Retrieving Ambiguous Sounds Using Perceptual Timbral Attributes in Audio Production Environments

TitleRetrieving Ambiguous Sounds Using Perceptual Timbral Attributes in Audio Production Environments
Publication TypeMaster Thesis
Year of Publication2017
AuthorsCorreya, A. A.
AbstractFor over an decade, one of the well identified problem within audio production environments is the effective retrieval and management of sound libraries. Most of the self-recorded and commercially produced sound libraries are usually well structured in terms of meta-data and textual descriptions and thus allowing traditional text-based retrieval approaches to obtain satisfiable results. However, traditional information retrieval techniques pose limitations in retrieving ambiguous sound collections (ie. sounds with no identifiable origin, foley sounds, synthesized sound effects, abstract sounds) due to the difficulties in textual descriptions and the complex psychoacoustic nature of the sound. Early psychoacoustical studies propose perceptual acoustical qualities as an effective way of describing these category of sounds[1]. In Music Information Retrieval (MIR) studies, this problem were mostly studied and explored in context of content-based audio retrieval. However, we observed that most of the commercial available systems in the market neither integrated advanced content-based sound descriptions nor the visualization and interface design approaches evolved in the last years. Our research was mainly aimed to investigate two things; 1.development of audio retrieval system incorporating high level timbral features as search parameters. 2.Investigate user-centered approach in integrating these features into audio production pipelines using expert-user studies. In this project, We present an prototype which is similar to traditional sound browsers (list-based browsing) with an added functionality of filtering and ranking sounds by perceptual timbral features such as brightness, depth, roughness and hardness. Our main focus was on the retrieval process by timbral features. Inspiring from the recent focus on user-centered systems ([2], [3]) in the MIR community, in-depth interviews and qualitative evaluation of the system were conducted with expert-user in order to identify the underlying problems. Our studies observed the potential applications of high-level perceptual timbral features in audio production pipelines using a probe system and expert-user studies. We also outlined future guidelines and possible improvements to the system from the outcomes of this research.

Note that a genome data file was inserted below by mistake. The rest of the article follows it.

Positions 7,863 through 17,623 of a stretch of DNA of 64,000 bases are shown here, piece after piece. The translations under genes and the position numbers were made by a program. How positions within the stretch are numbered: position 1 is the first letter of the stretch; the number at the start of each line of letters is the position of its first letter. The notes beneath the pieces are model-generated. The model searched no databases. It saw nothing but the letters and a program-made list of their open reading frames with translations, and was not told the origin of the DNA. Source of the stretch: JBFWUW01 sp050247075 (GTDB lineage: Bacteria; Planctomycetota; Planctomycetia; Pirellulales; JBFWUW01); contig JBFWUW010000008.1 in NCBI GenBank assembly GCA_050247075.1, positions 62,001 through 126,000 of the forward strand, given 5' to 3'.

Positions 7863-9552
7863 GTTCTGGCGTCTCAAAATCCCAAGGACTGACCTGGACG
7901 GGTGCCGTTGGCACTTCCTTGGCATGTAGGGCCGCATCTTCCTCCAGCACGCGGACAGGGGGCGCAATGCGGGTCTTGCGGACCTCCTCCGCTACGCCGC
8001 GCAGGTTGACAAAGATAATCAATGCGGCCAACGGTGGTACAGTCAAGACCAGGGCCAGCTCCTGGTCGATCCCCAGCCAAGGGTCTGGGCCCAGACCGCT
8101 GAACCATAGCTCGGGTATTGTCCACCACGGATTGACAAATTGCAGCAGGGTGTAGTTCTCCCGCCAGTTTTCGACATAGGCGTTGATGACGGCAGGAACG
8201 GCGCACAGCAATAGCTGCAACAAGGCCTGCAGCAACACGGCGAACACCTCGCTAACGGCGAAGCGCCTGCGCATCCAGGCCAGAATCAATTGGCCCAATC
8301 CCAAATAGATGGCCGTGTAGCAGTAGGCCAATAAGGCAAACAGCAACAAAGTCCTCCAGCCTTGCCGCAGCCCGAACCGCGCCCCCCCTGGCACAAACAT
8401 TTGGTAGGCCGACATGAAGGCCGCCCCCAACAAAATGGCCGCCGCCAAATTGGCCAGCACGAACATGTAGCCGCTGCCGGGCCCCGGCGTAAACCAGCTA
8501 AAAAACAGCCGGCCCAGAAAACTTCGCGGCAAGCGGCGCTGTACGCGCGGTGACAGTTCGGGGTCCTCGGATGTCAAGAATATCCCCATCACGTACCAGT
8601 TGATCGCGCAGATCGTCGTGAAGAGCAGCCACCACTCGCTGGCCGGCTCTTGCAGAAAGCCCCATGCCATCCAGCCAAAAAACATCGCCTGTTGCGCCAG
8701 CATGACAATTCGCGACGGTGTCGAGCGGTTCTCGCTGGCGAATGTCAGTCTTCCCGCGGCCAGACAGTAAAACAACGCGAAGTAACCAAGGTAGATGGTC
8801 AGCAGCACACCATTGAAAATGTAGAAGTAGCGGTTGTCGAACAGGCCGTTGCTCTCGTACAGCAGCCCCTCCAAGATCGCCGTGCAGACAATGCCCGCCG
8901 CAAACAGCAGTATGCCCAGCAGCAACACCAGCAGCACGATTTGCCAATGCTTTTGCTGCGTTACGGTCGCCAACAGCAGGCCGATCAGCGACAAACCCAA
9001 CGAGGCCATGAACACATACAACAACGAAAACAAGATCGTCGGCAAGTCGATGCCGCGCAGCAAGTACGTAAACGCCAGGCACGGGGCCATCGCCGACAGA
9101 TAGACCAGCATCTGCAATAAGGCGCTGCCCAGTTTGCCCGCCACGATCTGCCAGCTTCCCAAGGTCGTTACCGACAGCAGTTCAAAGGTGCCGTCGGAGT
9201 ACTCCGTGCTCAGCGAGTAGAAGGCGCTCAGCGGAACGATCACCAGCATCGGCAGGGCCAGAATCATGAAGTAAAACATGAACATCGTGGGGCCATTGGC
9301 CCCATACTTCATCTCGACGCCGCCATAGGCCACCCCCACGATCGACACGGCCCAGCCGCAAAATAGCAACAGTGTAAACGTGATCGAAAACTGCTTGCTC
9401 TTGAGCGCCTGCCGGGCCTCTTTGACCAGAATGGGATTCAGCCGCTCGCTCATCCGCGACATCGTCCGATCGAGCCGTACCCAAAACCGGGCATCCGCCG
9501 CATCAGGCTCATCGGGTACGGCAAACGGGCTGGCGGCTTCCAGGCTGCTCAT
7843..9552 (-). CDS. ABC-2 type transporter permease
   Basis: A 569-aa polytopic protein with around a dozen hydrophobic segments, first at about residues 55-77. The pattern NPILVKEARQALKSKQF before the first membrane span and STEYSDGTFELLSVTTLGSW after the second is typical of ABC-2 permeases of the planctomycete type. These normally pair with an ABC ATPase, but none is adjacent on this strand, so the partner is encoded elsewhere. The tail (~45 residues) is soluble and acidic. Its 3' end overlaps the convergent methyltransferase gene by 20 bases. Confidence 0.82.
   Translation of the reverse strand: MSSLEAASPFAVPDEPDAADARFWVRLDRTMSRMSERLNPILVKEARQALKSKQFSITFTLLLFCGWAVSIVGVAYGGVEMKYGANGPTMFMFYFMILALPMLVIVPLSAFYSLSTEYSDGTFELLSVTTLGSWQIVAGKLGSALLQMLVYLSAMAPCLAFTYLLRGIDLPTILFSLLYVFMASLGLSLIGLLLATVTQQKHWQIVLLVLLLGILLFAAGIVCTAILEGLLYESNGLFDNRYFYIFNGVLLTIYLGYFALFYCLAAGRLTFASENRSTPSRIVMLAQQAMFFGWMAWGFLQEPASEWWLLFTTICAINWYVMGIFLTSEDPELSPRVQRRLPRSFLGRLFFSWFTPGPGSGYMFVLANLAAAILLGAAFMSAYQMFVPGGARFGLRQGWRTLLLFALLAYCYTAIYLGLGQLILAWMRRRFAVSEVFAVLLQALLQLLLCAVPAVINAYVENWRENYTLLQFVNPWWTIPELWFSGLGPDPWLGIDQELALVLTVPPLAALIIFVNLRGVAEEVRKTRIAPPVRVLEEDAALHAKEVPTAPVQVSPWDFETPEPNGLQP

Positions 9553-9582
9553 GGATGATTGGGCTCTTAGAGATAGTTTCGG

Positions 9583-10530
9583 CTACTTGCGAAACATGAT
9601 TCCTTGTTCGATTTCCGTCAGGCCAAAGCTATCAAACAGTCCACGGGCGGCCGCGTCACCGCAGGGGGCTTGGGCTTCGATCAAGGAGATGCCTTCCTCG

KeywordsAudio Production, AudioCommons, freesound, High-level Perceptual Timbral Features, Sound Browsers; Content-Based Audio Retrieval; Music Information Retrieval, Sound Databases, User study
Final publicationhttps://doi.org/10.5281/zenodo.1098587
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